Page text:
Dominion, Duke propose $5B natural gas pipeline
NEW YORK — Dominion Resources, Duke Energy and other partners are proposing a $5 billion natural gas pipeline to connect the Southeast with the prodigious supplies of natural gas being produced in Pennsylvania, Ohio and West Virginia.
Gas is being relied upon to generate more of the nation's electricity in recent years because enormous new domestic supplies have drastically lowered its price and because natural gas burns cleaner than the nation's other most important fuel for electric power, coal.
The 550-mile project, called the Atlantic Coast Pipeline, would begin in Harrison County, West Virginia, and stretch through Virginia and North Carolina to Robeson County, near the South Carolina border. It's designed to tap the rapidly growing supplies of gas produced in two geologic formations, known as the Marcellus and Utica shales, that are now generating more than a quarter of the nation's natural gas. In the past, the Southeast has received nearly all of its gas from more traditional gas-producing states of Louisiana, Texas and Oklahoma.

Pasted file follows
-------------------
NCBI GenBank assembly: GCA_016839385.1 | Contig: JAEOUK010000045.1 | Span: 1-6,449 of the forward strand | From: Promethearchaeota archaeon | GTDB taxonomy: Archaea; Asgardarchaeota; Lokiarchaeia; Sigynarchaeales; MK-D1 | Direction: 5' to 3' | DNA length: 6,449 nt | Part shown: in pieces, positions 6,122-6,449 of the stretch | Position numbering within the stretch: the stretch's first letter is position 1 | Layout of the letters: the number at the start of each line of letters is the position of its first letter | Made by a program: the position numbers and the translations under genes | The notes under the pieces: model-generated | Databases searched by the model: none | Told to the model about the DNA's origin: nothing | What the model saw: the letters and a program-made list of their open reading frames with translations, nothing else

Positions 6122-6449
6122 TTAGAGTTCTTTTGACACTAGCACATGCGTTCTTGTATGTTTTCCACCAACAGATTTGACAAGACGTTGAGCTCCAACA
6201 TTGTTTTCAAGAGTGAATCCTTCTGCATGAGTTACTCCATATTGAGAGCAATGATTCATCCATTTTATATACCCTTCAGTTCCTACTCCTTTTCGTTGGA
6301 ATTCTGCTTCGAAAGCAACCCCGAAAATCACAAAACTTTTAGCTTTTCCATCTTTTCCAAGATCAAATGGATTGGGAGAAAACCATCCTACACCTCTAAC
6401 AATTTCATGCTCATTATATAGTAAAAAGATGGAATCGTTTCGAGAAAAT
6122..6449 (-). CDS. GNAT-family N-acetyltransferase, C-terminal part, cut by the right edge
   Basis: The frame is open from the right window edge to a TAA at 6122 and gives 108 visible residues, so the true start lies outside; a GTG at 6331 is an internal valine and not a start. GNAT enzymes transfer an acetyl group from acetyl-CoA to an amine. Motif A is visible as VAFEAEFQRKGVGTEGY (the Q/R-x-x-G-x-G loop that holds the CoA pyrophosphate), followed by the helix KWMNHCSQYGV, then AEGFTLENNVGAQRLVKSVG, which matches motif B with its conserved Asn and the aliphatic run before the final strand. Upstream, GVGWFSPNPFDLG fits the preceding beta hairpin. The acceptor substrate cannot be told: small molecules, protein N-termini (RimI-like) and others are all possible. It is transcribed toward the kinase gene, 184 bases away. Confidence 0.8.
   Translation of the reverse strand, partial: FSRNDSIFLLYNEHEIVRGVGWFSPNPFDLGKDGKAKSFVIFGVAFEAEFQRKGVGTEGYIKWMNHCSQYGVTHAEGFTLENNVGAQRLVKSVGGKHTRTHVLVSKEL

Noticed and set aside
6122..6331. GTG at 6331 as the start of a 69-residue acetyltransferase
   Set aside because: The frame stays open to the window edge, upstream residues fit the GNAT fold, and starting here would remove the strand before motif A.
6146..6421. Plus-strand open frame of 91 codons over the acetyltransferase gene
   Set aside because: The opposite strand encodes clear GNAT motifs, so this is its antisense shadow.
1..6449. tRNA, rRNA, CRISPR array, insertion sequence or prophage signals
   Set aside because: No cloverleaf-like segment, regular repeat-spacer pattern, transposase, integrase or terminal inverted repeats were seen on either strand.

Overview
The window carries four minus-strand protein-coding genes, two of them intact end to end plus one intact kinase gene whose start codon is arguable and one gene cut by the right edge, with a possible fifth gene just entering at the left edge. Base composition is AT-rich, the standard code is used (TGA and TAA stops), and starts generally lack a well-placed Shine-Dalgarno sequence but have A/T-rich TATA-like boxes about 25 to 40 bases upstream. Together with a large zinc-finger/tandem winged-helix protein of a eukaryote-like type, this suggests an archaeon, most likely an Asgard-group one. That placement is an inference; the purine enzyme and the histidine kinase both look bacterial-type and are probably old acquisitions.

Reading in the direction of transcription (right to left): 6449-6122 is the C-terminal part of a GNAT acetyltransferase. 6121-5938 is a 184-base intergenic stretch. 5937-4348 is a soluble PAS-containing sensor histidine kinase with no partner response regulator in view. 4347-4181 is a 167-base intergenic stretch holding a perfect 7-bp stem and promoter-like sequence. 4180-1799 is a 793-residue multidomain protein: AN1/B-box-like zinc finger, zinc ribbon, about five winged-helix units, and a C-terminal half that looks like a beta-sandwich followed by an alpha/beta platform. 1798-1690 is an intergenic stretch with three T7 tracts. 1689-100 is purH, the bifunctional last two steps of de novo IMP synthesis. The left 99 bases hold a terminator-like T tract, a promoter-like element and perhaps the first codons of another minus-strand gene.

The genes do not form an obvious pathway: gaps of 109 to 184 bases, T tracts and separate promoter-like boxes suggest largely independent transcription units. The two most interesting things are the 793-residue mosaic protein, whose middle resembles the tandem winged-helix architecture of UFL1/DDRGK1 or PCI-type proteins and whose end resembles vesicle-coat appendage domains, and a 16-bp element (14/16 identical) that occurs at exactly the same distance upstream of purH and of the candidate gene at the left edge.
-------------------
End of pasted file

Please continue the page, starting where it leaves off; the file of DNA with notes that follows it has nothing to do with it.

Utilities prefer having diverse sources of fuel to reduce shortages and price spikes that can arise in terms of high demand, such as hot summers or cold winters.
Clean air and clean water regulations — some already approved and some in the process of being finalized — are expected to make burning coal more difficult and expensive in the future. In response, utilities are preparing for increased use of natural gas.
Burning natural gas emits almost none of the toxic chemicals and particulate matter that burning coal produces, and about half of carbon dioxide, which scientists say is responsible for climate change.
Natural gas does have its own environmental drawbacks, however. When the gas leaks or is otherwise released directly into the atmosphere it heats the planet much faster than carbon dioxide. And the drilling technique that has led to increased U.S. supplies, called fracking, has raised concerns about water use, water contamination and other issues.
The pipeline is estimated to cost between $4.5 billion and $5 billion to build. It would carry 1.5 billion cubic feet of natural gas per day. By comparison, the U.S. consumed 71 billion cubic feet of gas per day last year, according to the Energy Department.
The pipeline requires approval from the Federal Energy Regulatory Commission. The pipeline partners, which include Piedmont Natural Gas and AGL Resources, expect to receive approval by mid-2016 and to start operating the pipeline in 2018.
The pipeline's customers will include six utilities, including Duke Energy subsidiaries, Piedmont Natural Gas, Dominion's Virginia Power and PSNC Energy, which will use the gas to generate electricity and to serve industrial and residential customers who need gas for manufacturing and heating.